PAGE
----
Save Our Book Reviews! By Tim W.

Brown Let me start by saying that I’m categorically against eliminating coverage of books in daily newspapers. I come at this opinion like most of my fellow reviewers, both for altruistic and selfish reasons. Altruistically, I believe it's a social good to discuss with readers a book's merits. It serves an educational function and helps to broaden culture. Selfishly, I'm afraid that downsizing of book review sections will eliminate opportunities for me as a reviewer. So far I've been shut out of being hired to review for a major newspaper, but I can dream, can't I? I also fear for the future of book reviews, because I'm a writer of fiction. My first novel, Deconstruction Acres, was published by a small press in 1997. It was reviewed in The New York Times and Chicago Tribune and other places. I have another book coming out next year also from a small press. I fear it won't be similarly well-reviewed given the current climate. I'm certain that other authors and publishers of small press books have the same concerns. The net effect of cutbacks at newspapers nationwide is to magnify the importance of a handful of stalwarts, and this isn’t a good thing. To my knowledge, The New York Times and Washington Post, the two most influential publishers of reviews of general interest books, have no plans to scale back their book coverage. As more and more newspaper book sections fold and their book critics are laid off, writers whose books are reviewed in the Times or Post will have struck the equivalent of gold, not unlike having one's book chosen by Oprah as an Oprah's Book Club selection. The reviewers writing for these book sections, who already wield disproportionate influence, will see their opinions magnified ten-fold, while their compatriots elsewhere, who could bring sorely needed diversity to their narrow, tweedy viewpoints, will be all but silenced.


When I told a colleague that I was appearing on this panel, he asked, "Isn't being against shutting down book reviews sort of like being anti-terrorism?" Meaning it's a point beyond debate. Surprisingly, there has been some debate on this topic mostly coming from the literary blogosphere, which has said, in essence, that there might be some creative destruction at work here, as those who care about books find the newspaper book section less relevant, even dysfunctional. I would say this is true only insofar as newspapers in general are becoming less relevant to Americans as news consumers increasingly tailor the information they receive from online resources according to personal interest rather than relying on some editor packaging "all the news that's fit to print" for them. Blogs, literary and otherwise, are going over the heads of the so-called mainstream media to reach readers directly. While this is a threat to newspaper book people, it provides a lot of opportunities for small press publishers and authors, because between the cracks in the mainstream media edifice are a number of outlets where books are thoughtfully, really thoughtfully, reviewed as literature rather than commodities to be sold or "news" to be peddled – places where you're more likely to get a sympathetic reviewer and reach a more targeted audience interested in what you have to say. We're giving out copies of such publications tonight thanks to their publishers. Check out Rain Taxi and The Bloomsbury Review and Small Press Review, where communities of readers discuss books passionately. Online, The Complete Review, represented here tonight by M.A. Orthofer, is a superb example of what I'm talking about, along with New Pages. I'm uncertain about what the future of book criticism holds, but I do know this: it's this passion for books, rather than a 9-to-5 job as a book critic, that will be the savior of book criticism. I make very little money from reviewing -- I have a day job unrelated to publishing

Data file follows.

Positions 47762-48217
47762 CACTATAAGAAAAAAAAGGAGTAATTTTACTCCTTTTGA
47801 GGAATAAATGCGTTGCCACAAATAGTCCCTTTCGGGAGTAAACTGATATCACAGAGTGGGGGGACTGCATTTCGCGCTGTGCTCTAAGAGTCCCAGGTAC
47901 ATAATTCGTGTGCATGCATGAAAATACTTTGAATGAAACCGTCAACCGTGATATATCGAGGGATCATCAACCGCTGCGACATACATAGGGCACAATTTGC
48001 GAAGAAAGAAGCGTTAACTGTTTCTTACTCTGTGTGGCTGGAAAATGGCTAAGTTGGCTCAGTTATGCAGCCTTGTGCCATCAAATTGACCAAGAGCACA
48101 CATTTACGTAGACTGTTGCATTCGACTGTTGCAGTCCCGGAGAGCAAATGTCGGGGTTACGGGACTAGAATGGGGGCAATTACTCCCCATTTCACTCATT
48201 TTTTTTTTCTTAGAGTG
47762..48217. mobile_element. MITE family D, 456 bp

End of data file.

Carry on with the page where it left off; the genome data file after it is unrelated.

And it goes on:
that sustains me. Mine is truly an independent voice: I’m not beholden to any single publication or institution, and my opinions are neither encumbered by advertisers nor reined in by worrywart editors. In my reviewing I'm devoted to and defend the small press ethos of surviving against all barriers thrown in my, no our, way by bottom-line-focused media conglomerates and the herd mentality of mainstream book journalism. This brings me to a few final words of advice for saving our book reviews: editors and critics need to get off their asses and actively seek out significant books to review. It's been my experience that journalists are astonishingly lazy, relying on information fed them by press conferences and press releases rather than personal curiosity and advocacy for the truth. For there are wonderful books that exist below the radar of the New York publishing establishment that can be found by expending only a little extra effort. Dan Simon on our panel here publishes such books. I advise all book reviewers to visit small press web sites regularly and see what’s up; peruse their catalogs; read their damn books. Make a discovery and share it with world.


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